Our possessions, the things we choose to own, are signifiers of our selves, external reflections that remind us of who we are, or want to be. We pick objects to represent us, to be our wordless emissaries. We display certain possessions to impress others, or to tell our story for us. Our stuff becomes a shorthand, a way to share who we are with an audience without revealing our history or hearts.
Sometimes being possessive is a feature in a romantic relationship. We say that person is “ours” we feel we “belong” to that person, we can’t function without them, without them we will die, our hearts, we feel, will break. As though they are an object without which our reason to be will cease to exist. Sometimes love itself makes us feel as though we are possessed, by a desire stronger than our will, by a need that is larger than our sense of self.
My partner is a cinephile, a horror movie fan in particular. There are a number of well-worn tropes in horror films and one of them is possession; a character whose body is inhabited by an Other. The Other is usually a demon or ghost, who possesses the body of a human in order to either right a wrong or wreak havoc. The body moves, speaks, acts without the will of its original inhabitant and it is often the mission of the protagonist in the film to drive out the Other.
To be possessed is a terrible thing. It means we are no longer in control of our body, our actions, our lives. Because the Other possessing us uses our skin we, who are now only passengers, are reviled and held accountable for things beyond our control.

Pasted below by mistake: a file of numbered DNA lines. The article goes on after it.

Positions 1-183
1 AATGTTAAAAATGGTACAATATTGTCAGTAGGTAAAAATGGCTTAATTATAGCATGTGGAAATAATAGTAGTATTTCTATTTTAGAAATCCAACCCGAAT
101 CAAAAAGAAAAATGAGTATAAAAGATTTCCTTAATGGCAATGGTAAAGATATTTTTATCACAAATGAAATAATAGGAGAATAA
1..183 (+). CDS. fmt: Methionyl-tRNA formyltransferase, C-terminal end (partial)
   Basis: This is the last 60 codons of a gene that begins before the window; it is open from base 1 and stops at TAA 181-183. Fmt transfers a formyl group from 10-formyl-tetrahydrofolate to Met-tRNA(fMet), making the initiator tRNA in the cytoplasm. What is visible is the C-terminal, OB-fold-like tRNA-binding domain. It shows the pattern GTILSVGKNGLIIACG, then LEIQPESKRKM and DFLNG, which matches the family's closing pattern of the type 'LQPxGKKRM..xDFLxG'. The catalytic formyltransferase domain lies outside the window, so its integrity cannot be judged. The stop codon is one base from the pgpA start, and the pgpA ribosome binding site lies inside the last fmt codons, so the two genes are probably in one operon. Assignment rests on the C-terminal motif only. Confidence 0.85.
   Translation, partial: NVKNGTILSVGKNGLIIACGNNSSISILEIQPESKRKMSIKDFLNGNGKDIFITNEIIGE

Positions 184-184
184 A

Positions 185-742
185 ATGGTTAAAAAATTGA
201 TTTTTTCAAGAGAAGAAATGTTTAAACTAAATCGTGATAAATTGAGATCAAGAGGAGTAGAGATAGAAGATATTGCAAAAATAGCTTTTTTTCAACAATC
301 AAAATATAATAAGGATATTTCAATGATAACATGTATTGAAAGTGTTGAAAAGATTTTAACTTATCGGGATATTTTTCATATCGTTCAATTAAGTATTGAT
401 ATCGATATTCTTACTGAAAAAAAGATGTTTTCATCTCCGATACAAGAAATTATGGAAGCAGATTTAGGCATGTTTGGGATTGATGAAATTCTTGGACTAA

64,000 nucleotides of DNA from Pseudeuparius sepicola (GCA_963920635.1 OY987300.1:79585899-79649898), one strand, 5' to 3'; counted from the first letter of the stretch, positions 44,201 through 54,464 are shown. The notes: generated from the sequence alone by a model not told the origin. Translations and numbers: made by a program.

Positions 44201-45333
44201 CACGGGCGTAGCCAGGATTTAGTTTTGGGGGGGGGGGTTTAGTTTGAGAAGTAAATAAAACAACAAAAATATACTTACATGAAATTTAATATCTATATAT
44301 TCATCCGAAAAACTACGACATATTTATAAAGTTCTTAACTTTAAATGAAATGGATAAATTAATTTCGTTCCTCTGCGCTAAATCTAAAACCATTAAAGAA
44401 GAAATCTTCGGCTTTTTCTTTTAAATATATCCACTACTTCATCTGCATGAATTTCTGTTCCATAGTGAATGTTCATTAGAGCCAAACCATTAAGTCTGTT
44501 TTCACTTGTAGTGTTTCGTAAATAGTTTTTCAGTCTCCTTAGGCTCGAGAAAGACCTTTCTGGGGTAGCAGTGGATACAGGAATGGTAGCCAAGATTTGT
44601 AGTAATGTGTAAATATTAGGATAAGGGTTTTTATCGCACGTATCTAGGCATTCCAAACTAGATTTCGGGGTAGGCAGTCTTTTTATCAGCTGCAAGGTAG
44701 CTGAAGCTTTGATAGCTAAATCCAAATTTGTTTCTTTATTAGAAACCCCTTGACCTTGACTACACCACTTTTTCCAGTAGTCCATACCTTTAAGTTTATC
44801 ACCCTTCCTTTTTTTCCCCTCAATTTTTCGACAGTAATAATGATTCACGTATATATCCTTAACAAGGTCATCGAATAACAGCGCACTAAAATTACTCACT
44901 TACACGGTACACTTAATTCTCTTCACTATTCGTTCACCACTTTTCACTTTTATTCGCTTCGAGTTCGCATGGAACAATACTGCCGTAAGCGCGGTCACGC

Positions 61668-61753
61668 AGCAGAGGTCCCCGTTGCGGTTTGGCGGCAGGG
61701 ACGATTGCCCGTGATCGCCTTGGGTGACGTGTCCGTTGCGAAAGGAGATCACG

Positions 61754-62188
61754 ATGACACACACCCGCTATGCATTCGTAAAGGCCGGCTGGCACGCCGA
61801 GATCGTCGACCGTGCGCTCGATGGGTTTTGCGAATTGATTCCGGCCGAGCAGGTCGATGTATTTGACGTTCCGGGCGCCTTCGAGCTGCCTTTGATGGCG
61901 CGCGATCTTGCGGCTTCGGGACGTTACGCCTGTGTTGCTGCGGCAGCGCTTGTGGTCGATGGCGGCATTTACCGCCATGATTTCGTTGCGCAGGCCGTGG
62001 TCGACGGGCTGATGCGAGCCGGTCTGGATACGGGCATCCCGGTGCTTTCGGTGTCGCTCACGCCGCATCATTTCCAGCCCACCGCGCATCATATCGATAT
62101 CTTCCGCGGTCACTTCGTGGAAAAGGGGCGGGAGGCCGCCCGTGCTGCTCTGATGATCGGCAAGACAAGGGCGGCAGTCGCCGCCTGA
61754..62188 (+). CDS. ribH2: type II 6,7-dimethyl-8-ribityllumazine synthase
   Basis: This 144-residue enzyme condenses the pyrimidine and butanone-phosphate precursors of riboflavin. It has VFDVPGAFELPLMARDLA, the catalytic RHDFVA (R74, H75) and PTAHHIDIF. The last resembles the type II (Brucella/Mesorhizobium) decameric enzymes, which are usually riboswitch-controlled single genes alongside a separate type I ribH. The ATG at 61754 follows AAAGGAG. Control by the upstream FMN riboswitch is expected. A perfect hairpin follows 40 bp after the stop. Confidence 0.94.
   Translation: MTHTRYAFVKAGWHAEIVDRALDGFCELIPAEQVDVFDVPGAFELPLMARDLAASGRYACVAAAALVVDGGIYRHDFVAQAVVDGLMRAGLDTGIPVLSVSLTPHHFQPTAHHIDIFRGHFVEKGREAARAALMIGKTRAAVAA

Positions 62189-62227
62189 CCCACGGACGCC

I struggle with mental illness, depression in particular, and so I often feel a deep empathy with a character in a story who is possessed by something or someone else. Illness is like that. It drives you to the back of your own head. It holds your body under its own peculiar heavy weight. You say things you don’t mean, or only mean at the time, you are not your self, your usual self, you feel as though your life does not belong to you and that you are held hostage by illness. I think many illnesses are like that, your body is possessed by an imbalance that causes you to live a different kind of life other than the one you have chosen.
Sometimes, some illnesses cause you to believe and feel things that are untrue, and much like a character in a horror film, you struggle to drive out this Other that inhabits you, while desperately trying to communicate to everyone around you that you are still yourself, in there, deep inside, that you are still in there, somewhere.
Possession is a theme we can all relate to. We have all owned something, or felt as though we have belonged to a family, or group or another person. In this issue of Halfway Down the Stairs our contributors have come at the theme from an astounding number of angles, from romance to travel, to being possessed by ideas and love. We hope that you will be as taken with the work as we have been.
The theme for our next issue is Disappear and the submission deadline is August 1st. We look forward to reading all of your work.
Roxanna Bennett lives and works on the outskirts of Toronto as a freelance writer and artist educator. Her work has appeared in a long list of publications and has been rejected by an even longer list of publications. She shamelessly reads comic books and has lots of great ideas for changing the heroic policy of not killing villains. Roxanna cannot do math of any kind nor does she know the difference between Imperial and metric measurements. Being Canadian, she writes words with an excessive number of vowels that American word processors maddeningly refuse to recognize as correct. Her first book of poetry ‘The Uncertainty Principle’ is out now from Tightrope Books.
© 2014, Roxanna Bennett